Yes, provided you do not exceed working 20 hours a week combined between all employers. While not mandatory, it is best practice to enter your time into your timesheet daily. You will be able to see all of the hours you are submitting for each employer on one calendar in the timesheet system, so entering time daily will help you know if you are close to working too many hours before that actually happens.
I'm finding both work-study and regular wage positions on the job board. Does it matter which ones I apply for?
Some student positions are created as work-study only, some are regular wage-only, and some are both! Positions that can be paid using work-study funds will have a work-study keyword flag on the job post, so you should be able to perform a keyword search on the job board to locate them. You also have the option of exploring the different Student Employment search portals on Workday, too. You may apply for any student position, however if you are hired into a regular wage only position, this means you will be paid by the department, rather than from your FWS funds. Just be aware that if none of your FWS funds are used, you may not be automatically considered to participate in the program the following year. Conversely, students who do not qualify for work-study cannot be considered for work-study only positions.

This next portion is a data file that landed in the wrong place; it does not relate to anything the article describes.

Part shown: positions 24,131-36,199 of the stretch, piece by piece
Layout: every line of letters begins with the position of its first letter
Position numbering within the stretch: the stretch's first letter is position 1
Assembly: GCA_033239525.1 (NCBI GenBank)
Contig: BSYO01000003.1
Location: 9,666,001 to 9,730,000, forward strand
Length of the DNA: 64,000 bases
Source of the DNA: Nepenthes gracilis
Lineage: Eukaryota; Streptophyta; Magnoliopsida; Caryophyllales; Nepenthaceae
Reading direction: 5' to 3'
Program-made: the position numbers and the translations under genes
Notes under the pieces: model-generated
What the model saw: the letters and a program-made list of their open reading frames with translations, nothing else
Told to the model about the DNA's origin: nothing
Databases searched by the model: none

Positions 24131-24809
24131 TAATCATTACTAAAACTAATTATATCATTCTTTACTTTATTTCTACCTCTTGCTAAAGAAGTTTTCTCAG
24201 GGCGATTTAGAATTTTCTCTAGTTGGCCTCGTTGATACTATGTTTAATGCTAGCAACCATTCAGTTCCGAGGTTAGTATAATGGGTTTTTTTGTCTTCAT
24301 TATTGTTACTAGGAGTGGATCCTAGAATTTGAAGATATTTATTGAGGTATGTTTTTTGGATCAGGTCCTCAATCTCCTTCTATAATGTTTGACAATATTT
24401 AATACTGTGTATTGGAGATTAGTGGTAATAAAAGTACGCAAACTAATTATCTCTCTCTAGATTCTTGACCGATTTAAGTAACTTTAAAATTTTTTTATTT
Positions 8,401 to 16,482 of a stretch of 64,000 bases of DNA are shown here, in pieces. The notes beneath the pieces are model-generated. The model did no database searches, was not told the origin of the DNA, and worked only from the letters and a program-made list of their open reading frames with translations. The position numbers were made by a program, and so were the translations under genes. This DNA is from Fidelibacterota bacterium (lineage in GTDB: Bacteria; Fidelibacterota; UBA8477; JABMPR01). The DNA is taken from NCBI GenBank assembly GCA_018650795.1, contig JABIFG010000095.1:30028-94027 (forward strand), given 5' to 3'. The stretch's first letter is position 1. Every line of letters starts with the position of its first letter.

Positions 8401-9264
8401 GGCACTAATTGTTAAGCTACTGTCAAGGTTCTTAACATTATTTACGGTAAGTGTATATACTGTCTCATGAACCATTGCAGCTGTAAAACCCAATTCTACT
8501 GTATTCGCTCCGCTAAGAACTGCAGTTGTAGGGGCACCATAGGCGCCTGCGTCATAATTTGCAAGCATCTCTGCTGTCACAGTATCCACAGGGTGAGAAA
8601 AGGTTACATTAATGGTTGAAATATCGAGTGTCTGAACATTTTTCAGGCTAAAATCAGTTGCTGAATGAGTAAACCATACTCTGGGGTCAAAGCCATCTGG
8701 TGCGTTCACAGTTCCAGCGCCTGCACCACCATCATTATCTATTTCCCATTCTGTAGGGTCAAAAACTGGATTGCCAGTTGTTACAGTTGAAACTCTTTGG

Are Federal Work-Study jobs on campus or off campus?
Both! If you work on campus, you will work for Ohio State. If you work off campus, you will still be employed by Ohio State, but your work site will be a private nonprofit organization or a public agency, and the work performed will be in the public interest.
Are there work from home positions?
While there aren't many, there are sometimes telework options available. On the job board you may perform a keyword search such as "remote", "telework", "virtual", "home" to locate work from home options. Just know that the Location field on the job posts refers to the home campus for the employer, which is why it's not useful to locate telework options.